A Syrian woman at the border between Syria and Turkey
A Syrian woman at the border between Syria and Turkey

In Turkey's urban areas, people have become increasingly hostile towards Syrians, according to a new report. To keep the tensions from boiling over, government authorities and NGOs must take swift action.

At least 35 people, 24 of whom were Syrian, have died in clashes between Syrians and locals in Turkey in 2017. This is the subject of a new report by the International Crisis Group (ICG), which has been monitoring violent incidents involving asylum seekers in Turkey.

The ICG studied the relationship between Syrian refugees and locals in Istanbul, Ankara, and Izmir for its paper "Defusing Metropolitan Tensions." About a quarter of Turkey's refugee population lives in Turkey's three largest cities.  

According to the ICG, "the potential for anti-refugee violence is highest" in these metropolitan areas. International donors, however, have focused most of their integration efforts on refugees in border provinces, even though, the ICG states, "there is more cultural continuity and less tension between residents and refugees" in these regions and there is also less of a language barrier, as Turkish citizens there often speak Arabic or Kurdish. (Istanbul, Ankara, and Izmir are all located several hundreds of kilometers northwest from the Turkish-Syrian border.)

The main problems between residents and refugees

"The tensions between locals and refugees have to be taken into consideration, both by the government authorities and by international organizations, when they set up programs for refugees,"  says Nigar Goksel, ICG's project director for Turkey.

"The most worrisome development that we saw was that among Turkish citizens, there is a negative stance towards the long-term integration of Syrians across the political spectrum," Goksel told InfoMigrants.

The potential for tension is particularly high in low-income communities and in neighborhoods with a strong presence of ethnic and sectarian minorities, the ICG report states.

Minorities such as Alevis and Kurds, according to the report, "feel that Syrians are granted rights denied to other religious or ethnic groups." However, the ICG points out that "many negative perceptions are based on myths and misconceptions."

'Suddenly everyone came here to help'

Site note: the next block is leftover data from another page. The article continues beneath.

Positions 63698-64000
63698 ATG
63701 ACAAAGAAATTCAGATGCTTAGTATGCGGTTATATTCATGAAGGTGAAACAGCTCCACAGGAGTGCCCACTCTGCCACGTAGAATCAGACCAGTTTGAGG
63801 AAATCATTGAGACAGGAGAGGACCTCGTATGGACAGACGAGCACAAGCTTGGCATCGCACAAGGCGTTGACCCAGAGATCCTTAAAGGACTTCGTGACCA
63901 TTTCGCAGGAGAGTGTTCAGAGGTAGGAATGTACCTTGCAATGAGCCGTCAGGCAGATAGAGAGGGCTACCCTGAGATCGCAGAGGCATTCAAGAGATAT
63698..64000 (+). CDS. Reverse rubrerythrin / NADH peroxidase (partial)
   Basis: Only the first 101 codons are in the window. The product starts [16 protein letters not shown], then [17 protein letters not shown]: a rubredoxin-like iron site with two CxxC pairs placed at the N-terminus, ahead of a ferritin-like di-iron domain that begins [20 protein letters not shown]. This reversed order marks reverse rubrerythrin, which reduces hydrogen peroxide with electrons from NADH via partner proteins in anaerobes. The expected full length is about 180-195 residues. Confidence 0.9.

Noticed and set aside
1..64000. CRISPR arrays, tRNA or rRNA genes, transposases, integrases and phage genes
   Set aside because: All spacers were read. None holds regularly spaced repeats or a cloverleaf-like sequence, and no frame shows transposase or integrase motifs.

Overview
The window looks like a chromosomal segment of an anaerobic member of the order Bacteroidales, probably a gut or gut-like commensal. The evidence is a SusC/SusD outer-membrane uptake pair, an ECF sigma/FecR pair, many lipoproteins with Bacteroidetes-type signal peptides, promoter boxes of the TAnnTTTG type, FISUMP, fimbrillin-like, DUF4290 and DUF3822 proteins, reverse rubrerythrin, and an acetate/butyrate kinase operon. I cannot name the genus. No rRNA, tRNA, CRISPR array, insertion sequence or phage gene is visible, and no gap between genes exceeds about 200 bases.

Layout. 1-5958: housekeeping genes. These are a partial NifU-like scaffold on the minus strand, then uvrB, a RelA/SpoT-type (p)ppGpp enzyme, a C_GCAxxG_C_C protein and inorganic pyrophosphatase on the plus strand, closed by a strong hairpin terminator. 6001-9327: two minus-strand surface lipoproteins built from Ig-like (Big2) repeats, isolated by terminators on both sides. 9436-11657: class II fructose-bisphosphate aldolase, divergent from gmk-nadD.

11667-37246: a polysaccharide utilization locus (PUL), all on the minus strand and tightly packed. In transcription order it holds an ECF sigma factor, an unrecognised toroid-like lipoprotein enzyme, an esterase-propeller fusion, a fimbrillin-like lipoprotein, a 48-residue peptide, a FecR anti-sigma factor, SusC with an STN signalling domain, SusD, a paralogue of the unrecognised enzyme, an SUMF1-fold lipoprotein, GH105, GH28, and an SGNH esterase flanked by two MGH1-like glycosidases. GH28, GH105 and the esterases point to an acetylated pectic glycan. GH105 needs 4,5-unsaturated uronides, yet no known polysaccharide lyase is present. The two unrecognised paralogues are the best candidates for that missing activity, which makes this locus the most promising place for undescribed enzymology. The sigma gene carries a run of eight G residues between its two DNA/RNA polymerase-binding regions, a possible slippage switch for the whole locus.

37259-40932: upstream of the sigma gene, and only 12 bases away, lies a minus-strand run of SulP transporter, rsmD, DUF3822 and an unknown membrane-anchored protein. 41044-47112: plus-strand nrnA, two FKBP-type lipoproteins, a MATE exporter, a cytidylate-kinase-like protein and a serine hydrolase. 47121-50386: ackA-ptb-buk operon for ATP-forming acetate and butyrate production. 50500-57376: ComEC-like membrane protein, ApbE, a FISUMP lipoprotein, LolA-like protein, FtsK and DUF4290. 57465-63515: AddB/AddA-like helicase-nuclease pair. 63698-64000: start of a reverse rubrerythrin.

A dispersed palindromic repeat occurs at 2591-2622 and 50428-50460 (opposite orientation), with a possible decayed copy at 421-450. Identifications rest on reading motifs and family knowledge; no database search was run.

"Nobody ever cared about us as we struggled for years to sustain ourselves. After the Syrians arrived, suddenly everyone came here to help," a middle-aged Turkish citizen from a low-income neighborhood Ankara told the ICG.

According to the report, many Turkish citizens — in particular those less qualified and working informally — face heightened competition for work because of the newcomers, which often forces them to accept lower wages.

The report mentions Izmir's Bornova district as an example. Local shoe and leather producers believe that "Turkish citizens of Kurdish origin […] are considered hard to manage in comparison to 'obedient' Syrians." This has caused permanent tension in Bornova, where Syrians are regularly harassed, beaten up and threatened.

Syrians who run businesses in Turkey tend to do so without government permits, creating tension with Turkish small business owner who are formally registered. The fact that informal businesses do not follow regulations, creates what locals perceive to be an unfair advantage for refugee businesses.

Adding to the problems, the report states, is a tendency by refugees "to cluster with fellow nationals [which] can intensify hostilities on both sides." With little communication between refugees and locals, rumors about alleged misbehavior by refugees can spread quickly, with few opportunities for correcting any misinformation.

How can the problem be solved?

"The easiest and fastest thing that can be done is to change the general message about asylum seekers. The narrative, that Syrians are going to be sent back any time soon, is not helping anyone," Nigar Goksel said.

The report suggests several measures that could be taken by state authorities. To ease the friction over the competing economic interests of refugees and locals, the report suggests that the government should make it easier for Syrians to formally register a business, while also providing job training for both Syrians and locals. 

The report also recommends that reforms to the federal fund distribution should be implemented. While the state currently allocates funds solely based on the number of Turkish citizens living in a municipality, the report suggests that the total number of residents, including refugees, should be taken into consideration to lessen the burden and tension in communities hosting a large refugee population.

 

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